Persepolis is the name of an archaeological ruin, part of the Achaemenid Dynasty of the Persian Empire, established by King Darius about 515 BC. The site is one of the best known archaeological ruins in the world, and probably the most important Achaemenid capital. Persepolis is located about 50 kilometers northeast of Shiraz and is open to visitors. Continue reading What and Where is Persepolis?
Rose, Charles B. 2005 The Parthians in Augustan Rome. American Journal of Archaeology 109(1):21-76.
This glossary entry is part of the Dictionary of Archaeology. Sources for the term include the references listed on the front page of the Dictionary, and the websites listed in the sidebar. Any mistakes are the responsibility of Kris Hirst.
Sites include Assak, Nisa, Ashur
The Achaemenids were the ruling dynasty of Cyrus the Great and his family over the Persian empire, from 550-330 BC, when it was conquered by Alexander the Great. Cyrus’s empire included Libya, Ethiopia, Thrace, Macedonia, Afghanistan, and the Punjab and everything in between. Continue reading Archaeology Achaemenid Dynasty
Tomb of Cyrus, Pasargadae (Iran)
Shirley Schermer (c) 2002
The Persian Empire included all of what is now Iran, and in fact Persia was the official name of Iran until 1935. At its height about 500 BC, the founding dynasty of the empire, the Achaemenids, had conquered Asia as far as the Indus River, Greece, and North Africa including what is now Egypt and Libya. Continue reading Persian Empire: Timeline and Definition Archaeology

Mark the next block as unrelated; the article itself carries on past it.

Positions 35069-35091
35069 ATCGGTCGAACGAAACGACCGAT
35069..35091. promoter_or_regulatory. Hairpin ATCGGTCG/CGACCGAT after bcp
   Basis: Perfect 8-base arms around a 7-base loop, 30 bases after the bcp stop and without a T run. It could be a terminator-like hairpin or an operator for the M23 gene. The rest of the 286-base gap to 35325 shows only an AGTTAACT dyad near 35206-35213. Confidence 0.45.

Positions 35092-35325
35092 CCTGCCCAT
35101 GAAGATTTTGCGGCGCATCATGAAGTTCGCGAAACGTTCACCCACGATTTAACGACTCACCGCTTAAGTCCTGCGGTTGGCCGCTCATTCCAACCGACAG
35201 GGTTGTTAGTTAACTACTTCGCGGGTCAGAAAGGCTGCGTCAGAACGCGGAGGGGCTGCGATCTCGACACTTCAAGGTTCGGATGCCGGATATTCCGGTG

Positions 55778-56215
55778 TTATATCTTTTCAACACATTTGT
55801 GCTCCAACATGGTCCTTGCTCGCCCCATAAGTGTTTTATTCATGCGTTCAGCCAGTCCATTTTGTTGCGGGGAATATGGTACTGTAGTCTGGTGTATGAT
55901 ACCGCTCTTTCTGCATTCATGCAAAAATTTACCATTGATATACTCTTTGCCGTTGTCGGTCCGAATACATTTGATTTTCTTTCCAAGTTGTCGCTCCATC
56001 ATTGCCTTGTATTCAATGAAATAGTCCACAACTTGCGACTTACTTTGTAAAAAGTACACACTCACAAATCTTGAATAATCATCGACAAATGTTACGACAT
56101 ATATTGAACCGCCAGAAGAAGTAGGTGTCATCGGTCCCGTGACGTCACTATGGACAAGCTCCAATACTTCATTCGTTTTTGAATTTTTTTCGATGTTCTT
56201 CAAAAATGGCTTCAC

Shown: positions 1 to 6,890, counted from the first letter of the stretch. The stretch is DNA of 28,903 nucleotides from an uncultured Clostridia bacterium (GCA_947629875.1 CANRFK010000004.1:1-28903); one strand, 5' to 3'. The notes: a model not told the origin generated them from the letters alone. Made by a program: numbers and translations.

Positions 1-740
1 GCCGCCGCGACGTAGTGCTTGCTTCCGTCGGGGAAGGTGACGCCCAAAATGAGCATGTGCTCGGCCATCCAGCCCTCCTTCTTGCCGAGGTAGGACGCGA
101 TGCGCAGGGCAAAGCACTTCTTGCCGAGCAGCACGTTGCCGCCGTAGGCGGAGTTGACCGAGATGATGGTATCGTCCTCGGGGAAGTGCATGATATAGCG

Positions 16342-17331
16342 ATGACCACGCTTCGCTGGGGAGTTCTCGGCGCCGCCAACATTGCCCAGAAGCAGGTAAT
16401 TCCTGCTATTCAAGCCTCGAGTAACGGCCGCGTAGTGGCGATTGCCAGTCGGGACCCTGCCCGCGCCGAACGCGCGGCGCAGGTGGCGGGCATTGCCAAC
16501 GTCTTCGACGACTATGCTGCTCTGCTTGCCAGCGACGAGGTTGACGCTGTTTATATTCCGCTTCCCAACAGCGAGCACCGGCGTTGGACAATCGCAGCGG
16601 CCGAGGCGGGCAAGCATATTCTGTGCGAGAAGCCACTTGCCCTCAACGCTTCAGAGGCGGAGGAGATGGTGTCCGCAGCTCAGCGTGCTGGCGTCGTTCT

Definition: Akra is a large important site of the Achaemenid dynasty, located in the Bannu Basin south of Peshawar in what is today Pakistan. The site consists of a series of impressive mounds between 15 and 20 meters in height, and has been recognized as an archaeological site for more than 100 years.
Occupations at Akra date between 2000 BC and AD 1200. Evidence in the form of seals indicates a connection with central Asia by the early second millennium BC. Iron Age occupations at Akra suggest it may have been the capital of the Thatagus region, mentioned in the Behistun Inscription as one of the territories acquired by the Achaemenid King Darius I in the 6th century BC.
Development of the field:
Egyptology investigates the range of Ancient Egyptian cultures (language, literature, history, religion, art, economics, and ethics) from the 5th millennium BC up to the end of Pagan religion in the 4th century AD.
Some of the first historical accounts of Egypt was given by Herodotus, Strabo, Diodorus Siculus and the largely lost work of Manetho, an Egyptian priest, during the reign of Ptolemy I and Ptolemy II in the 3rd century BC. Continue reading Egyptology